The world needs to delve deep into artificial intelligence (AI) and come up with solutions to fight the Covid-19 pandemic, said Ravi Shankar Prasad, minister for electronics, IT, communication, law and justice. This is a “very big challenge,” he said at a webinar organised by Bennett University, part of The Times of India Group that publishes ET, on Monday.
“This world will not remain the same as it was till now. Your life habits, your approach to life, maybe your over-aggrandizement of the world as a nation will change. In this light, do we need to reflect on the application of AI in a completely different way?” Prasad said.
The debate that emerges from the webinar will help policymakers like him to enable the right ecosystem, the minister said. Organised by the university’s Department of Computer Science Engineering, the webinar on ‘AI Solutions for Covid’ brought together eminent policymakers, scientists and industry leaders to brainstorm on strategies to accelerate artificial intelligence and data science adoption for finding solutions to tackle Covid-19.
Privacy Concerns of AI Prasad said that the geopolitical and the geo-economic narratives are staring at changes due to the pandemic and this was the basis for PM Narendra Modi calling for “atmanirbharta” or self-reliance.
“When we talk about self-reliance, we do not mean isolating away from the world. Foreign direct investment is welcome, technology is welcome,” he said. “But a lot of it is about self-reliant India, which translates to being a bigger and more important part of the global economy.”
Prime Minister Narendra Modi had announced the 20 lakh crore Atmanirbhar Bharat Abhiyaan on May 12, a stimulus package aimed at reviving the economy that had stalled on account of the coronavirus outbreak and the lockdown aimed at curbing the disease.
Read also: A Brief View of Interior Designing Course
While the government has used technology extensively to tackle the coronavirus threat, AI poses challenges in the areas of privacy and ethics, Prasad said. Top thinkers on the subject should come up with AI solutions that are relevant for the new post-Covid world as well as a way to resolve these challenges, the minister said.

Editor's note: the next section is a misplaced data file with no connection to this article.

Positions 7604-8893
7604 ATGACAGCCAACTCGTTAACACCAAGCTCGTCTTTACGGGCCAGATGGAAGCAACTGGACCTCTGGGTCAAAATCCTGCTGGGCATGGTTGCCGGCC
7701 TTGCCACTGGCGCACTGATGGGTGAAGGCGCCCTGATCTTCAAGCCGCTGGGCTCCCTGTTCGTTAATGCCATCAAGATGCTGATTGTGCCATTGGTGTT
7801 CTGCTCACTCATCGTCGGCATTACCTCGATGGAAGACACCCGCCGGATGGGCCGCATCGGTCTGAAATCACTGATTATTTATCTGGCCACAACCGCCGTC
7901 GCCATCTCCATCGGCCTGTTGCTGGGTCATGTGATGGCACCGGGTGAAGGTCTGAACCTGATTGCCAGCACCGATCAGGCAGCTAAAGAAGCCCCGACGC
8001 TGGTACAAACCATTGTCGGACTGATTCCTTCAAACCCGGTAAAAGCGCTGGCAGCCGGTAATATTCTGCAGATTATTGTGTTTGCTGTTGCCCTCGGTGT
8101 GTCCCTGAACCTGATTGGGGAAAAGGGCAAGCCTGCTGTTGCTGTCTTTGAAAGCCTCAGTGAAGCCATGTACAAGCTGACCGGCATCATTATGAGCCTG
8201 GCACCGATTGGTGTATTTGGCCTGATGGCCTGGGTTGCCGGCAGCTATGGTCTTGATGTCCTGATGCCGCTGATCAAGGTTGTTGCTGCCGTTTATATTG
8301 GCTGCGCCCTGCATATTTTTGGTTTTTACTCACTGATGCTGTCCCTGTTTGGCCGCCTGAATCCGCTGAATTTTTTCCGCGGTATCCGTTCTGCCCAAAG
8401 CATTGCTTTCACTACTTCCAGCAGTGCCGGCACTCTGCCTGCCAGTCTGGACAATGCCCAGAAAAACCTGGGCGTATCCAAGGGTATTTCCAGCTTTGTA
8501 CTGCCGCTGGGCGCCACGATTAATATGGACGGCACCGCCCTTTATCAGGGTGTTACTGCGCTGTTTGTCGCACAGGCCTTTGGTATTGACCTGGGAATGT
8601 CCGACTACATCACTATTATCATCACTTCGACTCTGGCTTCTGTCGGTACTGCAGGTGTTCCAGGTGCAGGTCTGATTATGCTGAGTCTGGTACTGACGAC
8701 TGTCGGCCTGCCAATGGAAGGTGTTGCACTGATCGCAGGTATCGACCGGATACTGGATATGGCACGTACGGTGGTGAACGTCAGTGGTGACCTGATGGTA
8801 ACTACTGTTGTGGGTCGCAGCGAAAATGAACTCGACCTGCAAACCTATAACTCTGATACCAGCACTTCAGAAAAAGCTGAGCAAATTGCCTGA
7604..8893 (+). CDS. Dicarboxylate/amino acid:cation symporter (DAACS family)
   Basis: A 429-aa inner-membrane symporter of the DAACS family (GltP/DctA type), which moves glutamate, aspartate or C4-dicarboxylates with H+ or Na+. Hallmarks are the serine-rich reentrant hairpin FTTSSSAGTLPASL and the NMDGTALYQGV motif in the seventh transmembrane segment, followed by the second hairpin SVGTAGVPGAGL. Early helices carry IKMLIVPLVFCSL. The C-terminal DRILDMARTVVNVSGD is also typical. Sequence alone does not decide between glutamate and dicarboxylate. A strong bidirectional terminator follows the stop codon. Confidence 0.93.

“The biggest campaigners of right to information have become the biggest campaigners of right to privacy,” Prasad said. “When they take the flag of rights to information they want even my noting on the files to be known to them. But suddenly they change roles… They are right, in the case of AI, there are issues of privacy.”
While human beings have a conscience, it’s not clear if AI, which is supposed to process information like a human mind, can have that capability.
He said that while driverless cars excite him as an IT minister, they worry him as a law minister. “If a driverless car had an accident and someone died, who will be responsible—the car or the owner of the car?” he said. “These are interesting, challenging issues, namely, ethics, conscience, accountability, responsibility and obviously of privacy.” Prasad said the government is drawing up a “robust” personal data protection legislation to deal with some of these issues. It’s ready and is being scrutinised by a select parliamentary committee.
He reiterated that the Aarogya Setu app is completely privacy proof and has been downloaded by 10 million people so far. Prasad said that the Pune-based Centre for Development of Advanced Computing (CDAC) has been asked to use its supercomputing capabilities to come up with AI-based solutions to deal with Covid-19.
Courtesy: Economic Times
Follow us on Facebook, Twitter, Linkedin.